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What was pilot smoking in Kathmandu plane crash?

January 30, 2019 Headline News No Comments Email Email


 

The pilot of a plane that crashed in Kathmandu killing 51 people was smoking in the cockpit, tried to approach the runway from the wrong end and wasn’t sure whether his landing wheels were up or down.

The plane carrying 71 people on a flight from Bangladesh last March swerved erratically on approach and came in dangerously low, a report into the incident has found.

Voice recording of the conversation, in English, between air traffic control and the pilot before the crash reveals constant confusion and continual discussion of “runway 02” and “runway 20”. The airport has only one runway. The discussion centres on which direction you approach the runway from.

The plane flew very low towards Kathmandu Airport’s single runway before crashing and bursting into flames.

A civil aviation report into the US-Bangla Airlines flight’s last moments has concluded the pilot had been smoking in the cockpit during the flight. The report said the pilot’s emotional state was a factor, ABC News reported.

Smoking in the cockpit is banned. In this case, however, it appears to have been just tobacco that was smoked. The report dismissed any suggestion that some other, stronger banned substance might have been consumed by flight crew while airborne.

The report said the plane’s voice recorder indicated the 52-year-old pilot, Abid Sultan, was disturbed “because he felt that a female colleague had questioned his reputation as a good instructor”.

A garbled recording showed the pilot had “engaged in unnecessary, unprofessional and lengthy conversation even in the critical phase”, according to the report from Nepal’s Accident Investigation Commission. The discussions with Air Traffic Control indicate confusion as the Bombardier Dash 8 Q400 aircraft came in to land.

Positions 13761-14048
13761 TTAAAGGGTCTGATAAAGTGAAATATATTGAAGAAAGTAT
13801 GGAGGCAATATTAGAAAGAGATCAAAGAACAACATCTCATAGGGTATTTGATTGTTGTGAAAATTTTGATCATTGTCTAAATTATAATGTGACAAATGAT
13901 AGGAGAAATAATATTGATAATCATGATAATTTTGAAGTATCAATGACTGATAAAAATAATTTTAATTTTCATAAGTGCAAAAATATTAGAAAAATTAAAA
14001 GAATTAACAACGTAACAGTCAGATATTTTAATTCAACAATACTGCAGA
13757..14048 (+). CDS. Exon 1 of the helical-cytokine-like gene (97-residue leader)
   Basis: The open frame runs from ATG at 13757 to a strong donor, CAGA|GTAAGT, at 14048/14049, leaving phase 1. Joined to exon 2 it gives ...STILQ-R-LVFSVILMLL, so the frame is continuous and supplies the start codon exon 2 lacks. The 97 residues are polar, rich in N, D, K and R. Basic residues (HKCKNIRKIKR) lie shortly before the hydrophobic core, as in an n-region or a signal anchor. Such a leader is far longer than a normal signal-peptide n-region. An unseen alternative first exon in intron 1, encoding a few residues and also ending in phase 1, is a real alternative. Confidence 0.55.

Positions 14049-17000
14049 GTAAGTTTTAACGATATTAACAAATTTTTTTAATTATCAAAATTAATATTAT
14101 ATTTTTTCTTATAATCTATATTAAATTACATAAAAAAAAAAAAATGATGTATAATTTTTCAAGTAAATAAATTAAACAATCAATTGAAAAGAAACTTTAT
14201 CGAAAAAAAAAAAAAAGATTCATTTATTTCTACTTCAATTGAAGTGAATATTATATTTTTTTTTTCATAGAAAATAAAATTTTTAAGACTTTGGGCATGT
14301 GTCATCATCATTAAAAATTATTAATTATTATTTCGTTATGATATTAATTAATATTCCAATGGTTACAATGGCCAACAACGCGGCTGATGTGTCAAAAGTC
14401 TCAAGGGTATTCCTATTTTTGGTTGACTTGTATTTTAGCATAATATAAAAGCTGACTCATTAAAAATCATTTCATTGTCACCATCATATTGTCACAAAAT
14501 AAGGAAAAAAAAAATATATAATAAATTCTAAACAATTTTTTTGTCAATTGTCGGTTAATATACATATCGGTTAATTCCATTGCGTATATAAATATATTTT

Abid Sultan was discharged from the Bangladeshi Air Force in 1993 because he suffered from depression – but was later declared fit to fly civilian aircraft.

Just before the crash, the tower repeatedly asked if the pilot was OK and the reply was “yes”.

The cockpit recording reveals the pilot stated that the landing gear was down before approach – yet during a final landing checklist, the co-pilot mentioned that the landing gear was not down.

The captain and the 25-year-old female first officer were killed in the crash, along with many Nepali medical students returning home from their studies in Bangladesh.

The report has recommended better screening of the mental health of pilots.

Even in the best conditions, the terrain and geography at Kathmandu’s international airport places it among the world’s most challenging.

Coming in to land. Aerial view of Kathmandu Airport, Nepal

Incidents and accidents at the airport, according to a list assembled by Wikipedia, include:

  • 31 July 1992 – An Airbus A310-304, operating as Thai Airways International Flight 311 crashed into a mountain while approaching Kathmandu, killing all 113 people on board.
  • 28 September 1992 – An Airbus A300 B4-203 operating as PIA Flight 268 crashed, killing all 167 on board.
  • 17 January 1995 – Royal Nepal Airlines De Havilland Canada DHC-6 Twin Otter 300 (9N-ABI), flight RA133 from Kathmandu to Rumjatar, had problems getting airborne at Tribhuvan International Airport. The aircraft struck the airfield perimeter fence and plunged into fields. Of three crew and 21 passengers on board, one crew member and one passenger were killed.
  • 7 July 1999 – A Boeing 727-200F of Lufthansa Cargo Airlines, five minutes after takeoff, crashed in the Champadevi hills at the 7550 feet level, when it should have been at an altitude of 9500 feet. All five crew members on board were killed.